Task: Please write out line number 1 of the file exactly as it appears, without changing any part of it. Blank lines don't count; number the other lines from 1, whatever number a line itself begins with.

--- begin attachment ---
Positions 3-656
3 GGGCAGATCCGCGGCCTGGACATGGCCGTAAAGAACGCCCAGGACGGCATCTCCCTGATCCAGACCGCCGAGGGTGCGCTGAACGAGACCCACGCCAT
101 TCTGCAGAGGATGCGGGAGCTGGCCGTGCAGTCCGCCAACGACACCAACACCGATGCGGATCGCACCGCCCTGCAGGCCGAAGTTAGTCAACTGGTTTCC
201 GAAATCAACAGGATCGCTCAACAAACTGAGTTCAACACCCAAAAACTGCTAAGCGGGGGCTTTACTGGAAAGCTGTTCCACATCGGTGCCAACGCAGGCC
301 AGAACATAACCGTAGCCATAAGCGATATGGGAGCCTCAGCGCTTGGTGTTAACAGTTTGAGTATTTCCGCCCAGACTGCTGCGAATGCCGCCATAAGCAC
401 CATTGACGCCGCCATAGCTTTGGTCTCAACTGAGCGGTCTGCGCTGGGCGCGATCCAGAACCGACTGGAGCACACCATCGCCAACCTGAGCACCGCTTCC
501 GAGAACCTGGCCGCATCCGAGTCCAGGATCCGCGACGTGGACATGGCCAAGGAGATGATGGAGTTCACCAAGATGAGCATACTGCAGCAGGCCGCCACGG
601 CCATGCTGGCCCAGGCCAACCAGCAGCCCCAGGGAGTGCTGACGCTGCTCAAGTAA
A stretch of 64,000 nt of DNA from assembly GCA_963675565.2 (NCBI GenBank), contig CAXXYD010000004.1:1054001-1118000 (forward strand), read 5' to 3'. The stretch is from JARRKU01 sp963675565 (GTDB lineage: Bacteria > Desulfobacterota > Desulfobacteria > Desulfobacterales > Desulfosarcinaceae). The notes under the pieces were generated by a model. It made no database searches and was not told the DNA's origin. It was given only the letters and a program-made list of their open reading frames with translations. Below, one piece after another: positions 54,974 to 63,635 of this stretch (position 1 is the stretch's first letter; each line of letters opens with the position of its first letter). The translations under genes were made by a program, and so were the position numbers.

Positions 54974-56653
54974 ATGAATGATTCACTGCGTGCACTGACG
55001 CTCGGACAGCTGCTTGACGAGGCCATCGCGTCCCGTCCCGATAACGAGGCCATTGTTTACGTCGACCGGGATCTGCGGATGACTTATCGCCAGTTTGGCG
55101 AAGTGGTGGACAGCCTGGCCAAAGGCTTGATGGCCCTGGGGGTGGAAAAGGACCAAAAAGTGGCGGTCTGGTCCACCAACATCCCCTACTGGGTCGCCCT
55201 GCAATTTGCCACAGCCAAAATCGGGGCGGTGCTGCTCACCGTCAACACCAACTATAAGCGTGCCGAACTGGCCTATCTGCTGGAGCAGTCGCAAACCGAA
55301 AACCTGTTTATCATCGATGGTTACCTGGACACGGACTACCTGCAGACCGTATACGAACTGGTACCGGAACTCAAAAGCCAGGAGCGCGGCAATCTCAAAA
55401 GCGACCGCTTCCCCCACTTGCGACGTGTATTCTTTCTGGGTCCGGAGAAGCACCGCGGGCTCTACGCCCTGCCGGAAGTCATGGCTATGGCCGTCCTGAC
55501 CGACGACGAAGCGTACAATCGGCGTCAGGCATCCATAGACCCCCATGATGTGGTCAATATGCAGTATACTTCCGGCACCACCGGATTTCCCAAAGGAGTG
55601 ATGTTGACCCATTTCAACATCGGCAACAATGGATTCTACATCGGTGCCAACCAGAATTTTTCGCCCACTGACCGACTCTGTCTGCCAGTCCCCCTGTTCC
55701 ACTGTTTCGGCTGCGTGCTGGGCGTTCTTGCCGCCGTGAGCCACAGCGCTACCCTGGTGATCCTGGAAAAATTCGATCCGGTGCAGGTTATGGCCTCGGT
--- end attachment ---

Positions 3-656